Introduction to DHCP

Dynamic Host Control Protocol

Dynamic Host Control Protocol (DHCP) is used to provide devices in a network with the configuration parameters. Typically devices need configuration to operate, such as IP address, DNS server address, NTP server details, etc. DHCP allows the devices to talk to a central server, called as DHCP server, and retrieve the configuration from the server. These devices are known as DHCP clients.

Retrieving configuration from a centralized server has the advantage of having to make changes in only one location. Each device does not have to be manually configured. This becomes important when there are large number of devices in a network or devices may connect to the network temporarily. However, having a central server for configuration also introduces a single node of failure. Though there can be multiple servers configured, so that if one server goes down other one can pick up the slack.

A DHCP client can request for the configuration when it boots up or can request for the configuration when it needs to connect to the network. The way DHCP protocol has been defined, the client does not need to know the details of the server. A DHCP client will broadcast a request on its subnet when it needs information, and one or more DHCP servers present in the network will respond back.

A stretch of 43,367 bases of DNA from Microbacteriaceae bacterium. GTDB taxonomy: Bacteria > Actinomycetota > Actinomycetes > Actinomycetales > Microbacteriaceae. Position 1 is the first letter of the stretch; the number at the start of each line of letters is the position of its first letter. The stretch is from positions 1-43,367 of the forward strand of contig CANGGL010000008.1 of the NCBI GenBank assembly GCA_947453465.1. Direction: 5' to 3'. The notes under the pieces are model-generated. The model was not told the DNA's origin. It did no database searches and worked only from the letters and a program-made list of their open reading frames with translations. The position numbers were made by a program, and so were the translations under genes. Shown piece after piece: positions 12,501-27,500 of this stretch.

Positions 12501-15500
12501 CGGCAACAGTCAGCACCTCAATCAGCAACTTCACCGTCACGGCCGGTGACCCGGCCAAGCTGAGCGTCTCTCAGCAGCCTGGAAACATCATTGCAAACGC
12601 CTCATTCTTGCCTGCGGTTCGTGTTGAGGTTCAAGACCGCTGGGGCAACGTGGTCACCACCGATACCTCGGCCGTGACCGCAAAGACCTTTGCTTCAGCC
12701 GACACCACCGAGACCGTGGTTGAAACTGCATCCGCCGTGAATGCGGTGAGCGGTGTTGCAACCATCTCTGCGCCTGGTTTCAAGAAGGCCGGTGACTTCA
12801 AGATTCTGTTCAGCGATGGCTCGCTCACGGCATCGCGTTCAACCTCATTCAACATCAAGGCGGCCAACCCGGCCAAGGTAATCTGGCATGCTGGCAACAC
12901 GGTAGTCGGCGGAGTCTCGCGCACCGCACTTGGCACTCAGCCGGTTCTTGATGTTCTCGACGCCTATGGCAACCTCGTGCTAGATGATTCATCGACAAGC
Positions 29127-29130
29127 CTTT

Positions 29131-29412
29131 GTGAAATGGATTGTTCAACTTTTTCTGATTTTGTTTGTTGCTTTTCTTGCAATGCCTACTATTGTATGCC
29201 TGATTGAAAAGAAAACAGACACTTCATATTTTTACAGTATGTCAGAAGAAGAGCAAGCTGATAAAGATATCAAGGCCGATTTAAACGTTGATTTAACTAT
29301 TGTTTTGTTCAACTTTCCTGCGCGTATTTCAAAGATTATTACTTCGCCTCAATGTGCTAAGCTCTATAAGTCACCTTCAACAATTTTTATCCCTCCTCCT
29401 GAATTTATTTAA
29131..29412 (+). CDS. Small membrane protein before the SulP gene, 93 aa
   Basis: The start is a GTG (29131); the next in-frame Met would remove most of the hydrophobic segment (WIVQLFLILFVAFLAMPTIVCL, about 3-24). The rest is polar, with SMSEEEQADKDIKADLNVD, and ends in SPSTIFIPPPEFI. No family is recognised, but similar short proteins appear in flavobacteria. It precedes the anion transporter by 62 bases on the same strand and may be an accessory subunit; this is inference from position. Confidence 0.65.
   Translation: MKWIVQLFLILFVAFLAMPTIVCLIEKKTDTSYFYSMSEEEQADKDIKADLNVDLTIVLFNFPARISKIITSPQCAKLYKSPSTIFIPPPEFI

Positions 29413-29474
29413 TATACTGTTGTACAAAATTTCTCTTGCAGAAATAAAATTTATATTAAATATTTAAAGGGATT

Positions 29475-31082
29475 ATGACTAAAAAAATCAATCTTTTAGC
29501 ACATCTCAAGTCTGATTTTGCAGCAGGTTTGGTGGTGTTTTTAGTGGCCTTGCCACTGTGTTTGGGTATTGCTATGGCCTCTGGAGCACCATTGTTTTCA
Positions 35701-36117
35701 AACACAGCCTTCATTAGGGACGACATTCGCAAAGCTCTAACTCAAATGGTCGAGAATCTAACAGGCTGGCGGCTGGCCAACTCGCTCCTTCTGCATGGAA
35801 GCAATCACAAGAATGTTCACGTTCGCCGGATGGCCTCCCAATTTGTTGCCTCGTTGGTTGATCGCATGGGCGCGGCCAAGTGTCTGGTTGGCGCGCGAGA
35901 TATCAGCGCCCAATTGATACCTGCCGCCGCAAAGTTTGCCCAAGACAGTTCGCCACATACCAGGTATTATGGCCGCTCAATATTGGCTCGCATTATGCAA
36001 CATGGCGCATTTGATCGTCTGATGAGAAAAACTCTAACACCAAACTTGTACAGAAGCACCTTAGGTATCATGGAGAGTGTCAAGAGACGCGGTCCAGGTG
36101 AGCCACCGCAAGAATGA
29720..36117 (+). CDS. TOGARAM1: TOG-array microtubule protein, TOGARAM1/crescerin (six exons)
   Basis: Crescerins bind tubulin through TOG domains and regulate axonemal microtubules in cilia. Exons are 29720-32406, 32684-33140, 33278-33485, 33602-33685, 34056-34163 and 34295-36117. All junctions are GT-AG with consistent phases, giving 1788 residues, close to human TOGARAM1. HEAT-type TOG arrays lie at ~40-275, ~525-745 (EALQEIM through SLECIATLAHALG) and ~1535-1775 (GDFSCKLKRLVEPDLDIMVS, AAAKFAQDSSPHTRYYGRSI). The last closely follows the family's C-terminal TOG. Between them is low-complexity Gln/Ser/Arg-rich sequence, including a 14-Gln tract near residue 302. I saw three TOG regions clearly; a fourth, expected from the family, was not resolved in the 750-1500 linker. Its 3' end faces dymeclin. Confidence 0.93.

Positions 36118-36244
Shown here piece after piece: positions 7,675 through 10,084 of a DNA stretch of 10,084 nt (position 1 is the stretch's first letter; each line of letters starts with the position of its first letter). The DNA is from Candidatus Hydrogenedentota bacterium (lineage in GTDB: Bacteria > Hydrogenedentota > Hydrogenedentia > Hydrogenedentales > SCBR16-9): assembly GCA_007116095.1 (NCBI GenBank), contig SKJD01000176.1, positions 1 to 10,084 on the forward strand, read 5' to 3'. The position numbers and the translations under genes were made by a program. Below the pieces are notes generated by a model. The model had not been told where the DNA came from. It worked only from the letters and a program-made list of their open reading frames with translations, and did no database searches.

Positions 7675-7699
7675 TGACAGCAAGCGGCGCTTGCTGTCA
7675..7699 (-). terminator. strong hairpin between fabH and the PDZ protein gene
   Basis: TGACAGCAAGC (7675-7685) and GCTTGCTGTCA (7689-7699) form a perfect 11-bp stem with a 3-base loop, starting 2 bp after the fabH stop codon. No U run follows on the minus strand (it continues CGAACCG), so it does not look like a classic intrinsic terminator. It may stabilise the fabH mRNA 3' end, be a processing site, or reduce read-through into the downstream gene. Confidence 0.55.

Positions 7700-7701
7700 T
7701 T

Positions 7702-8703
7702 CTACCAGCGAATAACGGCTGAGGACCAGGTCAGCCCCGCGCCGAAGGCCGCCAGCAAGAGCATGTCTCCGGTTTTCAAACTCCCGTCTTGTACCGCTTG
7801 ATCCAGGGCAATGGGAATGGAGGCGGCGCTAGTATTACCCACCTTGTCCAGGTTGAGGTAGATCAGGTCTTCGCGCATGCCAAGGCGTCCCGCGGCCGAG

Usually, the DHCP server is also built such a way that it also retains information across reboots, so if goes down and is restored back up the DHCP client information is not required to be configured again.

DHCP protocol is based on UDP protocol with port 67 as the DHCP server port and port 68 as the DHCP client port.

IP address allocation

Though various parameters can be configured in DHCP, but the most important parameter that is configured by DHCP is IP address. DHCP supports three mechanisms for IP address allocation - dynamic, automatic, and static allocation.

    • In dynamic allocation, DHCP server is free to assign an permanent IP address to a client. The DHCP server would generally be created with a pool of IP addresses that it can choose from, and it assigns the IP address from this pool to the clients. When the client requests for an IP address, DHCP server looks for a free IP address and assigns it to the client.
    • In automatic allocation, DHCP server assigns an IP address to a client for a limited period of time (or until the client explicitly relinquishes the address). The DHCP server also remembers the previous assignments to a particular client, so that when the client requests for an IP address again, it can be given the same IP address.
    • In static/sticky/manual allocation, a client's IP address is assigned by the network administrator in the DHCP server, and DHCP is used simply to convey the assigned address to the client.

DHCP message structure

A DHCP message has the following format.

   0                   1                   2                   3
   0 1 2 3 4 5 6 7 8 9 0 1 2 3 4 5 6 7 8 9 0 1 2 3 4 5 6 7 8 9 0 1
   |     op (1)    |   htype (1)   |   hlen (1)    |   hops (1)    |
   |                            xid (4)                            |
   |           secs (2)            |           flags (2)           |
   |                          ciaddr  (4)                          |
   |                          yiaddr  (4)                          |
   |                          siaddr  (4)                          |
   |                          giaddr  (4)                          |